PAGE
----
By the time you read this, dear reader, yours truly will, in the grace of God, be far away from North Grenville, and even further from Merrickville-Wolford. I will, in short, be in Ireland for a few weeks, reintroducing myself to my family there and reminding them how wonderful it was that I left and became an emigrant in Canada. (Actually, in Canada, I am an immigrant. In Ireland, I change subtly and become an emigrant. A confusing situation.)
My intention is to rest and recharge those batteries which have been so totally drained by the hectic pace of life in North Grenville. Really, does it ever stop? Perhaps it is only when you start to publish a weekly newspaper that you realise fully how quickly a week goes by around here. There is always something happening – more often than not, a number of somethings happening at the same time. There are those who rejoice in the idea, however accurate it may be, that North Grenville is the fastest growing community in Eastern Ontario. I find that thought deeply worrying. I mean, how much more can we take? There are only so many weekends in a year: how many garage sales, concerts, grand openings and social occasions can we fit into the average year? The answer, it seems to me, is lots and lots and lots.
Perhaps we are too nice, too fond of volunteering and making life better for our neighbours? Maybe we should slow down a bit and see what happens? Of course, we won’t do anything of the kind. We will continue to join Lions, Rotary, Kinsmen, Masons, Oddfellows, Friends of the NG Public Library, Friends of the Ferguson Forest Centre, Friends of Downtown, Friends of Mine, Friends of Yours, and every other friendly society going. Because that is what we are around here: friends.
Not all of us are like that, of course. There will always be those who love to do the Grinch thing, the Scrooge impersonation, the cynical souls who are too cool for school, too wise to fall for that community thing. Much easier to sit back and sneer, find fault with the efforts of those who run themselves ragged trying to keep the service clubs going, to make sure the elderly are not alone, and so on. Fair enough. If that’s how you get your pleasure, go right ahead. Of course, you have no idea what you’re missing.
The sad thing is that those begrudgers may well form the majority one day. We live in a society that is aging, and the Friends, Clubs, and volunteer-run groups are beginning to feel the strain. Too many are dependant on the same decreasing pool of volunteers. Too few younger people, or new arrivals, are getting involved and filling the gaps left by the departed generation of volunteers. There are so many reasons for this.
People say their lives are too busy these days, leaving no time for outside involvement. Too much time spent commuting to and from work. Too much driving the kids all over the world to hockey and soccer and a multitude of other activities. These are all valid reasons. Family comes first. Others may be put off by the lack of appreciation shown in more official circles for the work of volunteers. We have written a bit recently about the way the people of North Grenville are looked upon with suspicion and concern by our municipality. “Don’t trust volunteers”, they say. “If we let them take over a building, they will all disappear in a few years, and we’ll have to take it over again!”. Volunteers, they say, are not reliable, not long-term, liable to die off. Better keep everything under the control of the Establishment officials, even if they don’t all actually live in North Grenville. They must care about the place much more than we who live here and pay their salaries with our taxes can.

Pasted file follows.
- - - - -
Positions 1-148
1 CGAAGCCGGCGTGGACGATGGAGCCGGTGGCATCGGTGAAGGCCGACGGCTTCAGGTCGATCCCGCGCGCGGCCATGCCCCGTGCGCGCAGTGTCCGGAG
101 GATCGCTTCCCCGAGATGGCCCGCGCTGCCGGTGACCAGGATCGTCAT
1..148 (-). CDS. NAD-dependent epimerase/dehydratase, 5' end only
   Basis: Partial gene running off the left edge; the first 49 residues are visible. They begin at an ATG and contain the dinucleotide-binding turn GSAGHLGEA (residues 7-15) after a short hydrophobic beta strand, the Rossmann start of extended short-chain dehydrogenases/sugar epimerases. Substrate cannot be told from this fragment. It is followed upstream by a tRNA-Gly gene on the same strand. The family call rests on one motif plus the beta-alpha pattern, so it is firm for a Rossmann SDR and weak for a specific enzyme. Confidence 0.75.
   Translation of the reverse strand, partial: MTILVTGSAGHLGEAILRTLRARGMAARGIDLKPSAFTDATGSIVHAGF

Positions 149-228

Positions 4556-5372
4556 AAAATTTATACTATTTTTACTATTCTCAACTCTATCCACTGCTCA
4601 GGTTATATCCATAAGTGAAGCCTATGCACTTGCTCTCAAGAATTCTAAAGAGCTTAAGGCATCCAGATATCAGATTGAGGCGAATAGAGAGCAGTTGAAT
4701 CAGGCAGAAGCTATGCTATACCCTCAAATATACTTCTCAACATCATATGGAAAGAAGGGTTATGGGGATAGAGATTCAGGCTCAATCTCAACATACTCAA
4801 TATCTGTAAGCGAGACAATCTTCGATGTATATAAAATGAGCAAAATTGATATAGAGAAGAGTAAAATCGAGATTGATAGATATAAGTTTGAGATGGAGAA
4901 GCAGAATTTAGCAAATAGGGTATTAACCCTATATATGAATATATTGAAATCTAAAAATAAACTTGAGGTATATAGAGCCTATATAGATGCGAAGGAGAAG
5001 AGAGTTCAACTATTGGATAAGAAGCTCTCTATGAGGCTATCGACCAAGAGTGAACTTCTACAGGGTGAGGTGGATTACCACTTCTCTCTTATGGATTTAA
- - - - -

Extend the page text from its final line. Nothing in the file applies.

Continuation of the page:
Ah, it’s good to get that off my chest before I leave and try to forget that North Grenville exists. Ha! Yes, I said “Ha!” in a sarcastic and rueful tone (lost, of course, on readers who can’t actually hear the tone). I have tried to get away like this before, swearing I would forget all about NG, only to meet local NG residents in Montreal, Heathrow airport, Paris and Dublin. This is a big secret: the people of North Grenville are everywhere! You can’t hope to escape them, no matter where you roam. I think they’re all in the same boat (as it were), thinking they can get away and recharge their batteries before coming back to do battle with the issues of the day. Once again, let me say: Ha!
Before too many people start planning the celebrations that will mark my temporary departure from these shores, let me burst your bubble. I may be rambling around Ireland for a while, but I shall go shackled. My colleagues (slave drivers) are sending me on my merry way complete with a laptop and an expectation that I will be submitting reports and observations as I travel through the highways and byways of Kerry, Clare and Connemara – not to mention the streets of Dublin. That is what is called, in newspaper circles, a holiday! Slán agaibh go léir. I shall raise a glass in your honour.